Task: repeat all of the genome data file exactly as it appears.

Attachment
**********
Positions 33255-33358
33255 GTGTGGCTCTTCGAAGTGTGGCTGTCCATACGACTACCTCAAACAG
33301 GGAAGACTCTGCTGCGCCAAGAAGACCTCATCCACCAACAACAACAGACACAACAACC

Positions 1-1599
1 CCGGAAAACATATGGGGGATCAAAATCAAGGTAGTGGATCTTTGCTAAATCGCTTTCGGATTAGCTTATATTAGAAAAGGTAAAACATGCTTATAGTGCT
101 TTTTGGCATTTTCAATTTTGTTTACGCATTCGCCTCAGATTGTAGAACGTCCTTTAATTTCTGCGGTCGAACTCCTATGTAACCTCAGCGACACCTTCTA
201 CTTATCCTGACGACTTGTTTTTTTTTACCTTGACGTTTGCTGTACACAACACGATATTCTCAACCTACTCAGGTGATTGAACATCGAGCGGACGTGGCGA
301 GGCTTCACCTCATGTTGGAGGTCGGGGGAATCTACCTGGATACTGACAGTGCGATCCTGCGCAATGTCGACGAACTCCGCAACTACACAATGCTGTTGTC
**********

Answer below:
Positions 33255-33358
33255 GTGTGGCTCTTCGAAGTGTGGCTGTCCATACGACTACCTCAAACAG
33301 GGAAGACTCTGCTGCGCCAAGAAGACCTCATCCACCAACAACAACAGACACAACAACC

Positions 1-1599
1 CCGGAAAACATATGGGGGATCAAAATCAAGGTAGTGGATCTTTGCTAAATCGCTTTCGGATTAGCTTATATTAGAAAAGGTAAAACATGCTTATAGTGCT
101 TTTTGGCATTTTCAATTTTGTTTACGCATTCGCCTCAGATTGTAGAACGTCCTTTAATTTCTGCGGTCGAACTCCTATGTAACCTCAGCGACACCTTCTA
201 CTTATCCTGACGACTTGTTTTTTTTTACCTTGACGTTTGCTGTACACAACACGATATTCTCAACCTACTCAGGTGATTGAACATCGAGCGGACGTGGCGA
301 GGCTTCACCTCATGTTGGAGGTCGGGGGAATCTACCTGGATACTGACAGTGCGATCCTGCGCAATGTCGACGAACTCCGCAACTACACAATGCTGTTGTC